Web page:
An "out of the box" human worker interaction capability means granting business people the ability to task manual execution (by person, by role, by geography, by worker availability, etc.) and the ability to interact with employees through common desktop tools (Word, Excel, Outlook, Acrobat, etc.). Most process management technologies require significant development efforts from IT to incorporate human worker interaction capabilities (new or updates). Effective BPM tools come pre-built to allow business people to design processes with the human worker in mind.

Effective BPM technologies must allow business people to create processes that go outside of enterprise applications and integrate with disparate systems. CRM, ERP, SFA, Help Desk, and other point applications advertise a BPM or Workflow capability built within their software. These modules offer a very light Workflow capability and are, most notably, limited to providing value within the embedded application only. Enterprise applications typically trigger processes that span across multiple departments and legacy environments. Just as in the ERP example cited above, effective CRM processes are also heavily dependent on back office support from people without CRM on their desktop. Effective BPM tools enable business people to design processes with organization-wide breadth and are not limited to driving value within a single application.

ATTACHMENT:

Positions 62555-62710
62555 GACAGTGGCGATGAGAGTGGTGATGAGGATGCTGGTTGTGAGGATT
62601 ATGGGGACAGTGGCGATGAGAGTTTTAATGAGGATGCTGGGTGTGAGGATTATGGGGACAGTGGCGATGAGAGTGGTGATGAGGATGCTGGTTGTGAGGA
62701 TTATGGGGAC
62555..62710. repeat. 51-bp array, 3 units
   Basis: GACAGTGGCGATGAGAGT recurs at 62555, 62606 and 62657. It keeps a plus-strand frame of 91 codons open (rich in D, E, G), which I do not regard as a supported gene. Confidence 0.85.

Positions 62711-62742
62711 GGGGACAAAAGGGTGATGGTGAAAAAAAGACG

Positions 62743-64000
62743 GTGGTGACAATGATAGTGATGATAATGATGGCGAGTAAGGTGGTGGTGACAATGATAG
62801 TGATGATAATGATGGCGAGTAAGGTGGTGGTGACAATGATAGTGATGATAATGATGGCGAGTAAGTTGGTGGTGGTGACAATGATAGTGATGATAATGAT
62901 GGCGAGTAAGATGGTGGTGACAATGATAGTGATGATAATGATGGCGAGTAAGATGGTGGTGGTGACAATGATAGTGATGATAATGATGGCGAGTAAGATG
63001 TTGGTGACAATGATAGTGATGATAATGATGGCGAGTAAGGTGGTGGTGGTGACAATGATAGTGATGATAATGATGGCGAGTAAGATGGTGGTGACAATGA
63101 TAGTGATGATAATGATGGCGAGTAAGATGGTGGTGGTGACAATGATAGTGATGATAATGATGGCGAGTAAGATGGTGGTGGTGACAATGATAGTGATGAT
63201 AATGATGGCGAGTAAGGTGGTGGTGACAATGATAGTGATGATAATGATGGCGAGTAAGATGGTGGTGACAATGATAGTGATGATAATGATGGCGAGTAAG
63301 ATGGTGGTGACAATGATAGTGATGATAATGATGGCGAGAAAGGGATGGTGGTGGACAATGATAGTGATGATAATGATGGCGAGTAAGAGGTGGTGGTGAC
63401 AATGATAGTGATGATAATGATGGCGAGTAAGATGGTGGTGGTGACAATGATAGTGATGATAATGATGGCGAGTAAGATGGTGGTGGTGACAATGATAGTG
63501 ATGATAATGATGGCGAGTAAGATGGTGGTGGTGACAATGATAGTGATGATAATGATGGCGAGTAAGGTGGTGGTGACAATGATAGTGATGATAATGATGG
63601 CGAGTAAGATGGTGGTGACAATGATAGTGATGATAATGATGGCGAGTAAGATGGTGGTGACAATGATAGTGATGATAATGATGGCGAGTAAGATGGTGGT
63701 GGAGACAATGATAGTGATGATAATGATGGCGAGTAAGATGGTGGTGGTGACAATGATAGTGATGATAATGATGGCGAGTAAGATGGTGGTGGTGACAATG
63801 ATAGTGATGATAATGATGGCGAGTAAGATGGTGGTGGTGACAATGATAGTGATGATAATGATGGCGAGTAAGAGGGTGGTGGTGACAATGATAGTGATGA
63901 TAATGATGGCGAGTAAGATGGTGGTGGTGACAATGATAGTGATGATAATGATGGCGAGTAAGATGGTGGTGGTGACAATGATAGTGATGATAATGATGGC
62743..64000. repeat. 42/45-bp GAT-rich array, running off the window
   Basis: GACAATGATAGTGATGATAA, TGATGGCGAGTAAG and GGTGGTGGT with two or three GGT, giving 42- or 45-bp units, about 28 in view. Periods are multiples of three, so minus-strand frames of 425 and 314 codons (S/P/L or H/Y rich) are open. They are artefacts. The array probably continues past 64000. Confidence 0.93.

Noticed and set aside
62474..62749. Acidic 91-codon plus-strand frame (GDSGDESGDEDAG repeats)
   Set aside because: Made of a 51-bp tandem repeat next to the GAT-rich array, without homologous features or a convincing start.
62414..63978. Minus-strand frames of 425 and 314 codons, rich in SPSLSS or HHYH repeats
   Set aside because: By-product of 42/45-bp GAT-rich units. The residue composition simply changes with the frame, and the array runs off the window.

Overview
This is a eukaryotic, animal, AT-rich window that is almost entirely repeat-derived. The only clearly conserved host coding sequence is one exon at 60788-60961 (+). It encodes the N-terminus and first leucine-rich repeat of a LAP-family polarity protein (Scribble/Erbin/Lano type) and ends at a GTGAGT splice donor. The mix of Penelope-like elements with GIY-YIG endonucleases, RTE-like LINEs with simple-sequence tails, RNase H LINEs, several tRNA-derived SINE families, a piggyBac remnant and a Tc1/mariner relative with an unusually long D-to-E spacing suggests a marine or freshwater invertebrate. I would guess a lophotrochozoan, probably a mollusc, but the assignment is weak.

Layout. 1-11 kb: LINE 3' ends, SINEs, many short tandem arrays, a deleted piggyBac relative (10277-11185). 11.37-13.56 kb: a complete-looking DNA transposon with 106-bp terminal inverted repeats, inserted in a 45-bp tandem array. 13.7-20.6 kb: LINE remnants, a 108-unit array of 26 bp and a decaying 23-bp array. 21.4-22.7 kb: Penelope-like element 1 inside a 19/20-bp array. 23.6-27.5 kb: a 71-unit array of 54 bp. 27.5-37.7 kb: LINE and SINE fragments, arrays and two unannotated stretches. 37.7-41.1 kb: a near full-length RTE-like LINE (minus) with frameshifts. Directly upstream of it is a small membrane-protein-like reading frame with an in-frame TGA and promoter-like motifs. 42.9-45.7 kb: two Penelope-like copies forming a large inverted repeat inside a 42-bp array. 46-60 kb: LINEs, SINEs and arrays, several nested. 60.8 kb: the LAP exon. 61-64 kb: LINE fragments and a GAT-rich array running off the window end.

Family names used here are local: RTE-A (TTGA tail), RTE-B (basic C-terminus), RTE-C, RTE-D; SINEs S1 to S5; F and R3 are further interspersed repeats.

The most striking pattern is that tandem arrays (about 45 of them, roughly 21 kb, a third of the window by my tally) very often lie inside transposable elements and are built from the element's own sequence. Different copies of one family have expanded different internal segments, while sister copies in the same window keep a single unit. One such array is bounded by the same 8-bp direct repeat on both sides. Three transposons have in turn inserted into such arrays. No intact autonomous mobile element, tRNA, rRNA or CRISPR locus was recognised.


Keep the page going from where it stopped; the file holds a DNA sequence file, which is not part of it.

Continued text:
Last, effective BPM technologies are process-centric. Workflow technologies are document-centric and take the approach that you begin with a document and determine where you need the document to flow throughout the organization. This methodology is limited because while some processes contain documents, others include system-to-system data transfers or a human worker to perform a manual activity. Many process management technologies focus on the document and where it should go. Effective BPM tools allow business people to focus on the process itself and give the business user flexibility to define business rules to determine whether a document, a data transfer, or a human worker is appropriate for each step of a process.

True BPM provides enterprises with a process design and management capability that is put into the hands of the business people. It comes pre-built to allow business people to design, manage, execute, and change enterprise processes that include a combination of automation, document management, and human work.

Key Takeaways

  • Effective BPM technologies eliminate the handoff of requirements to IT by allowing process owners (business people) to design and execute business processes.
  • Enabling business people to design and execute their processes means faster deployments, faster responses to inevitable process changes, fewer process management resource requirements, and logically, greater ROI.
  • Effective BPM technologies come "out of the box" with the business and application integration functionality required to support an end-to-end enterprise process, including business rules management, e-mail task notifications, ODBC database read/write capability, and offering a read/write capability from common desktop tools (i.e., Excel, Word, etc.).
  • Putting the power of process design, execution, and management into the hands of business people means delivering BPM functionality through configuration, not code lessening the burden on IT resources.

More Stories By Jeffrey Mills

Jeffrey D. Mills is the vice president of Marketing & Channel Development at Bluespring Software. He began his career with 3M Corporation building eBusiness infrastructure. After 3M, Jeff joined Net Perceptions where he built analytics-based solutions for the industrial marketplace. Jeff is a graduate of Miami University in Ohio and is president of the Cincinnati chapter of the International Association of Microsoft Certified Partners (IAMCP). Jeff can be reached at [email protected] or at www.bluespringsoftware.com.